This minimalist Montreal pad relies on exposed brick and glass partitions to create continuity between spaces.
Conceptualized by Canadian designer Anne Sophie Goneau, the elegant, 1,035-square-foot Espace Panet is located on the third floor of a 1910 triplex building in Montreal, Canada. In an awe-inspiring renovation, the compact apartment was transformed into an open, light-filled living space. The challenge of the remodel was to provide division between each function while maximizing space, respecting the original structure, and allowing light to pass between rooms.
Raw materials that were discovered during the demolition determined the overall textural scheme. Visual separations intentionally overlap between adjacent rooms. Furniture extends from one space to another, while the transparency of glass walls further soften spatial separations. Exterior walls, which were stripped down to the brick, stretch across from room to room. A palette of light wood floors, white furnishings, and gray walls is accented by cool blue hues.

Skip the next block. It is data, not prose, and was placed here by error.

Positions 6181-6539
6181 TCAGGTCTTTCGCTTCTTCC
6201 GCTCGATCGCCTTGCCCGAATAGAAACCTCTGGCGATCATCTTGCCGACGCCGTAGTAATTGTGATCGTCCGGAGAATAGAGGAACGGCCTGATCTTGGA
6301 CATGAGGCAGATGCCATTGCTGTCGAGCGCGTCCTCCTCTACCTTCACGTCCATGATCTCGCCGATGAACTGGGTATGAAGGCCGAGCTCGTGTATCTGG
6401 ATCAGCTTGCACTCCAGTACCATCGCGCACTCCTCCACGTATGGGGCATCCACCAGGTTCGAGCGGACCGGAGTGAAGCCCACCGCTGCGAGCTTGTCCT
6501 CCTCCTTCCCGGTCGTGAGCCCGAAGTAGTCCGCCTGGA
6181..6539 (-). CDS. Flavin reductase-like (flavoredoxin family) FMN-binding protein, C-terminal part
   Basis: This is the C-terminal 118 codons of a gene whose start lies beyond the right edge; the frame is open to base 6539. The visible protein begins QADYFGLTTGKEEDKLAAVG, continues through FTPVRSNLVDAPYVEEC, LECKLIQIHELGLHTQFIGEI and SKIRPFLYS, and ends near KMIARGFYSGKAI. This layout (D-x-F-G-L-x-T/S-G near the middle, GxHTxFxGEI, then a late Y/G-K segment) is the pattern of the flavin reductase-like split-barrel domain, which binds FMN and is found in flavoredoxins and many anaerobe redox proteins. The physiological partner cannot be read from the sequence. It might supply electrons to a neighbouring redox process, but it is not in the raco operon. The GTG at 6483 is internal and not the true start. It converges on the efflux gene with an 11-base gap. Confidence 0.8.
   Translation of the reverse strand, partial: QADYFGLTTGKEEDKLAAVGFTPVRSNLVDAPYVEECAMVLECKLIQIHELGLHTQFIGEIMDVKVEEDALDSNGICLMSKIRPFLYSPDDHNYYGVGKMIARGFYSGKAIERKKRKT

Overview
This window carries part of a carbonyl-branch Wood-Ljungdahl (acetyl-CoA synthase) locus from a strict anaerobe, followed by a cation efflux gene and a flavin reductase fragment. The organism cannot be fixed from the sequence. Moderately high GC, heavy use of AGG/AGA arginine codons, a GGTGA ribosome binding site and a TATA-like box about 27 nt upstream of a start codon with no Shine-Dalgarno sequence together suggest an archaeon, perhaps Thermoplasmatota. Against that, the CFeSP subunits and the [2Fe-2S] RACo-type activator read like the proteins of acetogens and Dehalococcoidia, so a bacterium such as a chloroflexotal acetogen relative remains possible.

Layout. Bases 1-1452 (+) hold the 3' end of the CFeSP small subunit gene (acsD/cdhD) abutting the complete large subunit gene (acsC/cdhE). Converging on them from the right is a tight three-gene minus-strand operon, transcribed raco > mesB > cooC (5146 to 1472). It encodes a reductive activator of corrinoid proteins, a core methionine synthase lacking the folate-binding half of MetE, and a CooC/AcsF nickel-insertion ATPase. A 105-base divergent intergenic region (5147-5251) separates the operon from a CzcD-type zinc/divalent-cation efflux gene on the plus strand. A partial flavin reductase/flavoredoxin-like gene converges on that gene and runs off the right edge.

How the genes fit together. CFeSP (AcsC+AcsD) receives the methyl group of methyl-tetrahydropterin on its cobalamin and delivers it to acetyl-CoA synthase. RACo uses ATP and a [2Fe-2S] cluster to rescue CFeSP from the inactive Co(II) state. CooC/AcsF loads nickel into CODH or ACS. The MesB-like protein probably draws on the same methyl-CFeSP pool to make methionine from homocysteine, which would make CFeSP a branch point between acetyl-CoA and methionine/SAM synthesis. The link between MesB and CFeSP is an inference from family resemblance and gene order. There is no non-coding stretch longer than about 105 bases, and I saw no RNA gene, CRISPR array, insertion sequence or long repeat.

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The kitchen area is defined by shades of gray: gray cabinets and quartz countertops align with the gray painted brick wall. By contrast, a white island provides sink space, as well as seating for two.
A thin hallway leads from the main living space to the bathroom and bedroom. A full-height window frames the corridor space.
Full-height windows along the exterior fill the space with natural daylight. Transparent glazing allows light to fall deep into the living area as it reflects off the lightly colored surfaces. The living space is an elegant diagram of functional separation combined with spatial continuity, pulled together through beautiful details and thoughtful lighting.